<GradientStop Color="Red" Offset="0.25" />
<GradientStop Color="Blue" Offset="0.75" />
<GradientStop Color="LimeGreen" Offset="1.0" />
<GradientStop Color="White" Offset="0.5" />

Image 3

It seems that the GradientStops get sorted by their offset. So even White is defined last, it comes in the middle because of its offset. This sorting is a nice convenience feature.

What happens if values for offset 0 and 1 are missing ?

XML
<GradientStop Color="Red" Offset="0.25" />
<GradientStop Color="Blue" Offset="0.75" />

Image 4

From 0 until the first colour defined at offset 0.25, the color red is used. Similarly, after the last offset 0.75, the same colour blue is used until offset 1.

What happens if offsets smaller than 0 or greater than 1 are used?

XML
<GradientStop Color="Yellow" Offset="-0.1" />
<GradientStop Color="Red" Offset="0.25" />
<GradientStop Color="Blue" Offset="0.75" />
<GradientStop Color="LimeGreen" Offset="1.1" />

Image 5

I thought this would generate an exception, but WPF accepts these values happily to define a gradient before 0 and after 1. For the LinearGradientBrush, it uses only the colors defined between 0 (orange instead of yellow) and 1.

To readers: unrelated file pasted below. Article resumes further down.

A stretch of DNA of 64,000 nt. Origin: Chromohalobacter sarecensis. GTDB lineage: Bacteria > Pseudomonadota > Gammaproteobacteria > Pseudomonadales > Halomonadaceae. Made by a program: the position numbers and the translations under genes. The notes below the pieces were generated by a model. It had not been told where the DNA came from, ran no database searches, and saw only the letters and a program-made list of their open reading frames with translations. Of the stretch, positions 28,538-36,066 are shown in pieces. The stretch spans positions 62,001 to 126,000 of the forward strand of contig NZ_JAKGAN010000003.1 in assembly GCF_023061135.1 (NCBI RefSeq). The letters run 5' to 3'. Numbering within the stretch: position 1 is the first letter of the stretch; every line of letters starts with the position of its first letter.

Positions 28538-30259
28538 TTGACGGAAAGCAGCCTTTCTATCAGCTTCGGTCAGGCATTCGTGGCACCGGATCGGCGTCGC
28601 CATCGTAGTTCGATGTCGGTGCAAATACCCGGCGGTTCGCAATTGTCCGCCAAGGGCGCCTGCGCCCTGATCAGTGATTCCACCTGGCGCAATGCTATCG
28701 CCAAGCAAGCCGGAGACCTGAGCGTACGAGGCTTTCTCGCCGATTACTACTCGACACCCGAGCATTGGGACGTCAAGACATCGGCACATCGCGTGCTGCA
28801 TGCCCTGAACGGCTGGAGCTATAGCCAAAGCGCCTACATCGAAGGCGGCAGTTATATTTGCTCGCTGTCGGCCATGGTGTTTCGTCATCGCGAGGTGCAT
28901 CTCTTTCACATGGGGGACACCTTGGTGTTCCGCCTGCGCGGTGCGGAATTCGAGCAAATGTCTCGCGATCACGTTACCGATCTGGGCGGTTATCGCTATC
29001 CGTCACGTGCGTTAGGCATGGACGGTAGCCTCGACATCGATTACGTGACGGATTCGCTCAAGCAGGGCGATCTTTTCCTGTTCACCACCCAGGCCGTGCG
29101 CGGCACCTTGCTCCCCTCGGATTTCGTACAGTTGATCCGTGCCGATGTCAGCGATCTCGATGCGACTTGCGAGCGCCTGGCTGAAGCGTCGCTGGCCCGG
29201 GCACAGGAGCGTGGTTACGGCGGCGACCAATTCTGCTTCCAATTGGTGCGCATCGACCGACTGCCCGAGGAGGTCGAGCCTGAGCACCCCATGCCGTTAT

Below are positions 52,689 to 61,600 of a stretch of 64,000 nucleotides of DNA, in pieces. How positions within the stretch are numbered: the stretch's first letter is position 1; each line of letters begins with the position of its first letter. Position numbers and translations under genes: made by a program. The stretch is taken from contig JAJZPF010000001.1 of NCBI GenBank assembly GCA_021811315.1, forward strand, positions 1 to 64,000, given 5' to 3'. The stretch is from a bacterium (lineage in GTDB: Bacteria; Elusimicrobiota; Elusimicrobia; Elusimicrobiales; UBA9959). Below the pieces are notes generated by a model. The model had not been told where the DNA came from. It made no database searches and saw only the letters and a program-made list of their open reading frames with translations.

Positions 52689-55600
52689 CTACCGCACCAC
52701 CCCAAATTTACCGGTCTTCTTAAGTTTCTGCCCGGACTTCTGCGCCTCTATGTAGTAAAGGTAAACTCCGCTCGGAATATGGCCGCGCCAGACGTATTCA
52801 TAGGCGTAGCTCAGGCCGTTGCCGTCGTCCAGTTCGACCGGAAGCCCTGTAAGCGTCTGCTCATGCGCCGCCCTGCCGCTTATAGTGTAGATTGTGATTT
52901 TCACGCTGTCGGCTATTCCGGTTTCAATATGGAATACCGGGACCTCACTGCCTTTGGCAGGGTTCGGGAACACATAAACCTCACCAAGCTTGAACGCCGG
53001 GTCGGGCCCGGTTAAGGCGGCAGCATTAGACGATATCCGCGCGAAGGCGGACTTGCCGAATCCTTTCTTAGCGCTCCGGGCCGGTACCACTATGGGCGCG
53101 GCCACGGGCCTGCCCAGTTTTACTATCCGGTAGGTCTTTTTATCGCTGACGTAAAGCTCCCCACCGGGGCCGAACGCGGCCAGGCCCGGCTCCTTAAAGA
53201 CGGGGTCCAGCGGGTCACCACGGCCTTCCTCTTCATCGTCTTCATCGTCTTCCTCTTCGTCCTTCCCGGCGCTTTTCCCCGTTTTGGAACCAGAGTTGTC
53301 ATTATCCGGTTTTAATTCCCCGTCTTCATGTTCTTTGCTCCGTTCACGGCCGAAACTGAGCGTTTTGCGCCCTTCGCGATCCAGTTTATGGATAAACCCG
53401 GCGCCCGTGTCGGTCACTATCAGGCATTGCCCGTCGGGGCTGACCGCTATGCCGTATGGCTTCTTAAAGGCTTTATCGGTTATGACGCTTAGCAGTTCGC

Defining the StartPoint and EndPoint

The GradientStops define the colours used in the gradient. The StartPoint and EndPoint define the direction of the gradient, like horizontally or vertically or any other angle. Strangely, this angle is not defined by an angle, but by 2 points, i.e., 4 coordinates.

Image 6

In WPF, the point with the coordinates x=0 and y=0 is in the top left corner (in most graphics, it is in the left lower corner). LinearGradientBrush supports two kinds of coordinates, per default with values from 0 to 1 and the resulting gradient is stretched to match the target. In the other mode, real screen coordinates are used. For simplicity, this article describes only the default settings.

Horizontal and Vertical Gradients

Image 7

A StartPoint x=0, y=0 EndPoint x=1, y=0 defines a horizontal arrow from left to right (see upper square in sample 1) which then tells the LinearGradientBrush to create a horizontal gradient with green left and blue right.

Sample 2 also has a horizontal arrow with the same direction, but this time, the arrow is at the bottom of the square. However, the result is exactly the same as in sample 1.